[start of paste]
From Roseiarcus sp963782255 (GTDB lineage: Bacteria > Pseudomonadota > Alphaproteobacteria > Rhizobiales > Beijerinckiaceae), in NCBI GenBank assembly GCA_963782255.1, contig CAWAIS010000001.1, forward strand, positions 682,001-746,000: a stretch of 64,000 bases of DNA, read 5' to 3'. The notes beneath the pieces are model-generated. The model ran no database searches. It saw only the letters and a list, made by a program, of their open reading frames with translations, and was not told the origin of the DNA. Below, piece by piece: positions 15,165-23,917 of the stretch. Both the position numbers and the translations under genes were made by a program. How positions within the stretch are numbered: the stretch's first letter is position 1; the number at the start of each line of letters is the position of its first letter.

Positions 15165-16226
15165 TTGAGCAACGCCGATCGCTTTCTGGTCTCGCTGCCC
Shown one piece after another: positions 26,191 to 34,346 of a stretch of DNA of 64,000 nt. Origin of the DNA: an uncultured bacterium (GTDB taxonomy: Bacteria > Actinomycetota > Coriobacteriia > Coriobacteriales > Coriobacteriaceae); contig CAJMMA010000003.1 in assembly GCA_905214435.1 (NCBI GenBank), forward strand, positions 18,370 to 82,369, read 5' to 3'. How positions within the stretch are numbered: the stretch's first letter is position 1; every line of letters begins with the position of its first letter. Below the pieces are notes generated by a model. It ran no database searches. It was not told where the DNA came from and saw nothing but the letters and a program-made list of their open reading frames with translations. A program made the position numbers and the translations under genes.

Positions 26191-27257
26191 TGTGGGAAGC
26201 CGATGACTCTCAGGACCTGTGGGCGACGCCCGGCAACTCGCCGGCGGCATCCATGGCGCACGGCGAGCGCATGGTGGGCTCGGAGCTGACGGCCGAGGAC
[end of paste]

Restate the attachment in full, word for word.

From Roseiarcus sp963782255 (GTDB lineage: Bacteria > Pseudomonadota > Alphaproteobacteria > Rhizobiales > Beijerinckiaceae), in NCBI GenBank assembly GCA_963782255.1, contig CAWAIS010000001.1, forward strand, positions 682,001-746,000: a stretch of 64,000 bases of DNA, read 5' to 3'. The notes beneath the pieces are model-generated. The model ran no database searches. It saw only the letters and a list, made by a program, of their open reading frames with translations, and was not told the origin of the DNA. Below, piece by piece: positions 15,165-23,917 of the stretch. Both the position numbers and the translations under genes were made by a program. How positions within the stretch are numbered: the stretch's first letter is position 1; the number at the start of each line of letters is the position of its first letter.

Positions 15165-16226
15165 TTGAGCAACGCCGATCGCTTTCTGGTCTCGCTGCCC
Shown one piece after another: positions 26,191 to 34,346 of a stretch of DNA of 64,000 nt. Origin of the DNA: an uncultured bacterium (GTDB taxonomy: Bacteria > Actinomycetota > Coriobacteriia > Coriobacteriales > Coriobacteriaceae); contig CAJMMA010000003.1 in assembly GCA_905214435.1 (NCBI GenBank), forward strand, positions 18,370 to 82,369, read 5' to 3'. How positions within the stretch are numbered: the stretch's first letter is position 1; every line of letters begins with the position of its first letter. Below the pieces are notes generated by a model. It ran no database searches. It was not told where the DNA came from and saw nothing but the letters and a program-made list of their open reading frames with translations. A program made the position numbers and the translations under genes.

Positions 26191-27257
26191 TGTGGGAAGC
26201 CGATGACTCTCAGGACCTGTGGGCGACGCCCGGCAACTCGCCGGCGGCATCCATGGCGCACGGCGAGCGCATGGTGGGCTCGGAGCTGACGGCCGAGGAC